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The South End
Local band jolts onto scene
Written By
Brain Sweeney


Local band jolts onto scene
"Were good because were singing about things that happen to most people - frustrations and Detroit being a boring place and sitting around watching too much television."
Those are the words of insightful, but more often, out spoken lead singer Greg McCormick of Shock Therapy. Bill Shepard on drums, Tim Buckley on synthesizers, and Keith Jackson on guitar round out the foursome. McCormick says of the bands approach,
We write about human sickness in the mind and the disloyalty of society.

Find out for yourself when Shock Therapy plays as part of Waynes Underground Music series at noon today. The band has been together for a year and a half, but McCormick says,
we try not to play too much, because we feel you burn yourself out like Figures on a Beach did.

The band has played locally at such clubs as Traxxs, Todds and Saint Andrews Hall. McCormick, who writes all the music and lyrics and dabbles with keyboards on the side, says,
our music is intelligent, a little raw. Were drum orientaled - our drummer plays over two drum machines. It creates a real beauty of a sound.

He added that they perform all originals, except for some Jimi Hendrix.
We play him real differently - we do it our way.

Shock Therapy released their debut album two months ago, but it sold out within two weeks. He adds,
were waiting for the second pressing.

The local band has also been well received in New York, clubs and stations. McCormick feels strongly about their acceptance,
weve surpassed bands like Figures on a Beach that originally laughed at us.

N.Y. agent Gil Parenteau is currently negotiating a Western Hemisphere tour with Killing Joke, who, along with Gang of Four, McCormick credits as the groups greatest influence. But he adds,
we try not to sound like anyone else.

McCormick says,
were getting bored with the U.S.A., so were leaving for Ireland in July. Well do some shows in Ireland and England.

It seems McCormick and his bandmates have ideas other than musical. All four members are of Irish heritage and are ardent protesters of British rule there. McCormick states,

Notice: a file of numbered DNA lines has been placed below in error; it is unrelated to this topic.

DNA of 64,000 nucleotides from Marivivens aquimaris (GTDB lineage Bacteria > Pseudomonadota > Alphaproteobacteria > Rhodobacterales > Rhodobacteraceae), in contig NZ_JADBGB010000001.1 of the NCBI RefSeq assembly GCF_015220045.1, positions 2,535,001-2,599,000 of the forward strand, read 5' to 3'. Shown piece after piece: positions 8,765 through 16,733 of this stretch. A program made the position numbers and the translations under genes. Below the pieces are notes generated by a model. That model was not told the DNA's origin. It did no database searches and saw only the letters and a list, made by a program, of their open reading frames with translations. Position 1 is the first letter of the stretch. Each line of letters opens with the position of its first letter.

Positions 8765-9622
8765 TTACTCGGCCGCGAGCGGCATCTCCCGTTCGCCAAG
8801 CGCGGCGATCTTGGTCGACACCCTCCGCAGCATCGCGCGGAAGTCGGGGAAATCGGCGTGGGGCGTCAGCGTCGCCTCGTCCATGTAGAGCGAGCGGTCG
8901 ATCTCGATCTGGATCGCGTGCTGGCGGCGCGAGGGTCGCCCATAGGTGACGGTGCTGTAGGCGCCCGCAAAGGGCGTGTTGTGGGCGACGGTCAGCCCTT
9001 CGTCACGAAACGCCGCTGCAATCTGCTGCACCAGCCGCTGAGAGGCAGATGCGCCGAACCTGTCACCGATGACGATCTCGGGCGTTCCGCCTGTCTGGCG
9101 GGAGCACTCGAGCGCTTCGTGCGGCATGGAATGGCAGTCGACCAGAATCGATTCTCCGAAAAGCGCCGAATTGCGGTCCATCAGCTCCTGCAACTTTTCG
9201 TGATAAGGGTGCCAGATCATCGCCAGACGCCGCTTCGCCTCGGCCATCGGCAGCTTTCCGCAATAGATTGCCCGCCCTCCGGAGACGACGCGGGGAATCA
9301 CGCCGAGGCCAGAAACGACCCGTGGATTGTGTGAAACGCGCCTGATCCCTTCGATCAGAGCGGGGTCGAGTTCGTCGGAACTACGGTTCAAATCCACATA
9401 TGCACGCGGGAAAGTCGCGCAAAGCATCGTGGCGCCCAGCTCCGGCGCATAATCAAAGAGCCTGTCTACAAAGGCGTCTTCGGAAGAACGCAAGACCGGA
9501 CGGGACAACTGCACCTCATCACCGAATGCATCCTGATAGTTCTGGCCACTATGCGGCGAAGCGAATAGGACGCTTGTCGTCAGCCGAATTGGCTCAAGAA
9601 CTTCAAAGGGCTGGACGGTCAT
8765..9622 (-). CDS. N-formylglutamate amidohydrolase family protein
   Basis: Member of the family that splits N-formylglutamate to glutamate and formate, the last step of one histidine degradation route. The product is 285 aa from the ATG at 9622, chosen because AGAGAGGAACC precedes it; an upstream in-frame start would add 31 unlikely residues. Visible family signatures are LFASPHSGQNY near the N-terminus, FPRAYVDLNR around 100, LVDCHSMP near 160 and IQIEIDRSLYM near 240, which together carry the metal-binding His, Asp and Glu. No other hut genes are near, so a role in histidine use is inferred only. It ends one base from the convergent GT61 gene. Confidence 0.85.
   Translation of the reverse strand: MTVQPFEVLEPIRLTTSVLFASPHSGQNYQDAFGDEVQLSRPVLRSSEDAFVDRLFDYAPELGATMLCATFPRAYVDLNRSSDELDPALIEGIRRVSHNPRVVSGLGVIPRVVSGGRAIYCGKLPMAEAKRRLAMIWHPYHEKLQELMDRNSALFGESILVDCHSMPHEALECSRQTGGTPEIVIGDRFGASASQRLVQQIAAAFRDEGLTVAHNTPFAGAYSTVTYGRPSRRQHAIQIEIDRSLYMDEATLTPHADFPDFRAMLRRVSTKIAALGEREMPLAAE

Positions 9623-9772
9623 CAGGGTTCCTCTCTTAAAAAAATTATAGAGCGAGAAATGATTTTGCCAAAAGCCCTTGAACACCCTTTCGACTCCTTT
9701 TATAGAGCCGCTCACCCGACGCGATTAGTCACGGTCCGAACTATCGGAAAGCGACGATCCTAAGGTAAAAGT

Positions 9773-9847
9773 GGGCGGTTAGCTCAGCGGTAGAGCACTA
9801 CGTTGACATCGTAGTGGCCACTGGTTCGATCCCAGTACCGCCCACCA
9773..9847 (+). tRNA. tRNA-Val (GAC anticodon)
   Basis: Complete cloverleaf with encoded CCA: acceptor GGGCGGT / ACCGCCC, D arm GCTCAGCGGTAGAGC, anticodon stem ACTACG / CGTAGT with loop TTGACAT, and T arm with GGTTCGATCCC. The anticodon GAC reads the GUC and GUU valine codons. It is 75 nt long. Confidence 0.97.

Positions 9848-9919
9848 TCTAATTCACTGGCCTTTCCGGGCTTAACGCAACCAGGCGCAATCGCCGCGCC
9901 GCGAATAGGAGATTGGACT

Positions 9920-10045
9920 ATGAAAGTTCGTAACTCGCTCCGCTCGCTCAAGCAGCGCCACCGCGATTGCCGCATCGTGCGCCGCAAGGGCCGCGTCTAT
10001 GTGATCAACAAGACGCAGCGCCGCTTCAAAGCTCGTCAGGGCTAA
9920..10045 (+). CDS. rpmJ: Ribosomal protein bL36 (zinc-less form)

we started learning things about our family and things that the English did to suppress them. A number of the McCormicks were real radicals against the English and were executed, so we have a strong family feeling.

He adds,
Id like to stay there for at least a year. After that, everyones on their own. I plan on becoming active politically, but Im not sure to what extent.

It would seem that Irish band U2 would appeal to McCormick, because of their stance for peace and human dignity - not so.
U2 should be shot because they could do so much for the country, but they question fighting. They could be letting the world know whats going on in Ireland, but theyre afraid of taking a stance and thats wimpy.

He notes,
Rock musicians are suppose to be innovative with the famine relief thing. but they are like Reagan and wont take a stance. Bono doesnt agree with the violence of the IRA, but I agree very much with their terrorist tactics. If the English allowed the Irish to form their own army, then I would disagree.

It sounds to me like McCormick is a frustrated man and he feels that if all else fails, aggression is an effective means for change. He says,
youd think more people would be political in Detroit because of all the problems there are.

He adds, seemingly out of anger,
popular music is mindless.

He criticizes the critically acclaimed American band, R.E.M., as having
a slow style and a depressing sound.

His favorite band is Blue Heaven - not surprisingly, a political band from Ireland. He says,
they write anti-English songs that I can relate to.

Closer to home, McCormick elaborates on his differences with Figures on a Beach.
They over exposed themselves by insisting they play for national bands or headlining shows. Now everyone is sick of them.

He adds,
their music is mush music; it makes me feel like Im walking through a swamp. They tried to appeal to Detroit and it wasnt happening.

McCormick is even more hostile to the Detroit club scene. He says he writes songs about
going to clubs, putting up with people that go there and think theyre important, but theyre not. Ive been around the Detroit punk scene since I was fourteen and it makes me aggressive when people think theyre above other people because they wear more expensive clothes or dance better. We feel success is better revenge.

Whew! This guy sure sounds hostile and filled with negative feelings and maybe he should. He did come across as genuine and backed up his beliefs. I respect his opinion, but I disagreed with most of his ideas. Maybe his description of Detroit proves to be my strongest disagreement with him. I asked him what he like; most about Detroit and his reply proved to show his deepest aggressions.
I like the raw edge; its exciting in itself because the streets are so wild and theres not enough police.

For me, thats a real problem instead of a placebo for excilement. He adds,
you can hear about a murder on street corner that you passed on the way to a club. I guess I have a taste for the aggressiveness. Its even like that in the clubs - the tension. I have a lot of fun trying to figure Detroit out. Its real great.
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